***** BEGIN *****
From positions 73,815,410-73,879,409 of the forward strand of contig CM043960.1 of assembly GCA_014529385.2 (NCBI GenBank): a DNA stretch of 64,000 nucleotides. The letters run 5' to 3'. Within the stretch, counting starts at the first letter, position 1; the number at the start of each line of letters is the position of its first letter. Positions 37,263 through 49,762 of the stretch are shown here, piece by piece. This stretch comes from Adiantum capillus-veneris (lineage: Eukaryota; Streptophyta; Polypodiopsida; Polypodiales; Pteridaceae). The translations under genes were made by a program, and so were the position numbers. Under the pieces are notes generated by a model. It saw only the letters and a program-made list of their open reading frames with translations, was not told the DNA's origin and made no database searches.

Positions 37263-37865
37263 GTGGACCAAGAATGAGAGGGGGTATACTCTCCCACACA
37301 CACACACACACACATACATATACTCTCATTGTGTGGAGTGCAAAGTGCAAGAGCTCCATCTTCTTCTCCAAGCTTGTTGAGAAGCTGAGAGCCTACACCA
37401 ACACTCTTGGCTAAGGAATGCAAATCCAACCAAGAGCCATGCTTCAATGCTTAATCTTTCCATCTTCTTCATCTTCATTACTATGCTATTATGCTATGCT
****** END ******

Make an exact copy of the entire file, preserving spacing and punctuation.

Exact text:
From positions 73,815,410-73,879,409 of the forward strand of contig CM043960.1 of assembly GCA_014529385.2 (NCBI GenBank): a DNA stretch of 64,000 nucleotides. The letters run 5' to 3'. Within the stretch, counting starts at the first letter, position 1; the number at the start of each line of letters is the position of its first letter. Positions 37,263 through 49,762 of the stretch are shown here, piece by piece. This stretch comes from Adiantum capillus-veneris (lineage: Eukaryota; Streptophyta; Polypodiopsida; Polypodiales; Pteridaceae). The translations under genes were made by a program, and so were the position numbers. Under the pieces are notes generated by a model. It saw only the letters and a program-made list of their open reading frames with translations, was not told the DNA's origin and made no database searches.

Positions 37263-37865
37263 GTGGACCAAGAATGAGAGGGGGTATACTCTCCCACACA
37301 CACACACACACACATACATATACTCTCATTGTGTGGAGTGCAAAGTGCAAGAGCTCCATCTTCTTCTCCAAGCTTGTTGAGAAGCTGAGAGCCTACACCA
37401 ACACTCTTGGCTAAGGAATGCAAATCCAACCAAGAGCCATGCTTCAATGCTTAATCTTTCCATCTTCTTCATCTTCATTACTATGCTATTATGCTATGCT